By Hannah Murphy | May 2, 2022
Hybrid schedules that enable radiologists to work from home might be the solution to dampening physician burnout.
More than half of radiologists at Penn State Hershey Medical Center who participated in a flex schedule that enabled them to work from home part time reported that the schedule improved their clinical and academic productivity and positively influenced their impressions of their institution. Based on the burnout surveys staff completed both before and after the hybrid schedule implementation, those who participated in the change experienced better overall work/life balance as well. And the benefits of teleradiology don’t stop with employee well-being, they show up in turnaround times and clinical workflows too, the authors of a new study in Clinical Radiology report.
“Teleradiology, first practiced in the 1990s, can minimize workroom interruptions,” corresponding author Jonelle M. Petscavage-Thomas, MD, MPH, Professor of Radiology, Vice Chair of Clinical Affairs and Director of Medical Image Management at Penn State Hershey Medical Center, and co-authors explained. “Whereas prior to the pandemic, internal teleradiology was primarily used for on-call and weekend coverage this changed rapidly in March 2020 as many radiology practices moved to or increased their use of internal teleradiology to ensure a reserve of radiologists with lower exposure to COVID-19 who could sustain operations.”
As the world settles into the endemic stage of COVID, radiologists at Penn State Hershey Medical Center are continuing to work using a hybrid internal teleradiology model that was introduced during the early phase of the pandemic to mitigate spread of the virus. The schedule consists of procedural and educational attendings alternating working in the hospital or remotely to keep the worklist clean. Recently, the institution distributed faculty wellness/burnout surveys to measure the hybrid schedule’s success according to staff, in addition to comparing differences in report turnaround times (RTAT) recorded during remote shifts.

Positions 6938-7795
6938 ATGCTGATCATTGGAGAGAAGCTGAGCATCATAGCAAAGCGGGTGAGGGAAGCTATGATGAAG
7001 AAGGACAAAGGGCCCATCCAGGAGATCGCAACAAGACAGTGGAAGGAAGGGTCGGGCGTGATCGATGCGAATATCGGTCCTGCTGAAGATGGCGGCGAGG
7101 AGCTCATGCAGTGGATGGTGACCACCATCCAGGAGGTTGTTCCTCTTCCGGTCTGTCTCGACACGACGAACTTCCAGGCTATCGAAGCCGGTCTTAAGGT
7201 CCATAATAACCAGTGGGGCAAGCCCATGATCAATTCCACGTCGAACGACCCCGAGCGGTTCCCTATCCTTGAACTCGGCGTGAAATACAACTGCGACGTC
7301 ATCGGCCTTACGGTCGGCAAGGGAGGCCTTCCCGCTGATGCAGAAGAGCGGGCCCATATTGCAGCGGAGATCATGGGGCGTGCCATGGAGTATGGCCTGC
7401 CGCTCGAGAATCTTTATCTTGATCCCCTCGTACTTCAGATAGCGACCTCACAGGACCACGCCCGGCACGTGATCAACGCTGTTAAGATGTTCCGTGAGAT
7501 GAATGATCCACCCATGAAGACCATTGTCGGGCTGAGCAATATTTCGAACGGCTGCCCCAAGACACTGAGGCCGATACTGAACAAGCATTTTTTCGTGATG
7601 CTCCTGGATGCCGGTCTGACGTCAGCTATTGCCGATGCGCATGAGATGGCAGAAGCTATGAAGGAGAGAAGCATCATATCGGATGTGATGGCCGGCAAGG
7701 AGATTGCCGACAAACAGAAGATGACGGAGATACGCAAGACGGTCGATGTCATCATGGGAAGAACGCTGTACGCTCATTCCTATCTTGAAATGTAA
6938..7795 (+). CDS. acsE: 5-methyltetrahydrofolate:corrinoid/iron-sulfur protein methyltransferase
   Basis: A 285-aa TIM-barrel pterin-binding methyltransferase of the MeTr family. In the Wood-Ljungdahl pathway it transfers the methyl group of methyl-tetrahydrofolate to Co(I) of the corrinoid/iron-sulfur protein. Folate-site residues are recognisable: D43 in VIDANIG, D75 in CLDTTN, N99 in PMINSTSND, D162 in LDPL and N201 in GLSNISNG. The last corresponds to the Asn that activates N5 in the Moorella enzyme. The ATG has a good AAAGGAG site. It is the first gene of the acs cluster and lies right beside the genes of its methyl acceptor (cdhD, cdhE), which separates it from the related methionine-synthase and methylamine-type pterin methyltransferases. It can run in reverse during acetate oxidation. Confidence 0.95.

View the full survey results in Academic Radiology.
To read more, go to Health Imaging.
End of Relief Aid Pressures Safety-net Hospitals, Uninsured
By Marissa Plescia | May 2, 2022
The ending of federal program funds for COVID-19 relief is threatening uninsured patients who delayed care, as well as financially struggling safety-net hospitals that provide uncompensated care, The New York Times reported May 1.
Relief funds created something similar to a “universal coverage system within a system” that provided coverage to everyone with the virus, John Graves, health policy professor at Vanderbilt University School of Medicine, told the Times. The Provider Relief Fund gave hospitals tens of billions of direct funding, while the COVID-19 Uninsured Program gave more than $20 billion in reimbursements to about 50,000 hospitals, clinics and other providers.
Although COVID-19 hospitalizations are tapering off, safety-net hospitals are getting an influx of patients who delayed care for chronic conditions and other health problems that worsened over time and have become more complicated to treat.
The issue is especially challenging in Tennessee, which has one of the highest rates of hospital closures in the U.S. and has not expanded Medicaid, according to the Times. About 300,000 people are in the “coverage gap” and are ineligible for Medicaid or discounted health insurance but have little to no income.
To read more, go to Becker’s Hospital Review.
Abbreviated Breast MRI Deemed an Attractive Screening Option—Sometimes
By Dave Pearson | April 28, 2022
Abbreviated breast MRI is a cost-effective means of screening women with dense breast tissue for breast cancer—as long as the per-exam costs don’t top 82% of what would have been spent to perform full-protocol breast MRI.
Researchers in Germany made the finding after analyzing recently published data on abbreviated breast MRI (AB-MRI) alongside similar data on digital breast tomosynthesis and standard mammography, as well as full breast protocol MRI (FB-MRI).
The data originated in prospective, multicenter screening trials. To quantify the relative costs and benefits of the various modalities, the team modeled the economic effects of biennial screening based on quality-adjusted life years (QALYs) from the perspective of the U.S. healthcare system.
Corresponding author Clemens Kaiser, MD, of Heidelberg University in Germany and colleagues describe their work in a paper published open-access April 28 in European Radiology.
“At an assumed cost per examination of $263 for AB-MRI (84% of the cost of a FB-MRI examination), the discounted cumulative costs of both MR-based strategies accounted comparably,” Kaiser and co-authors report.
To read more, go to Radiology Business.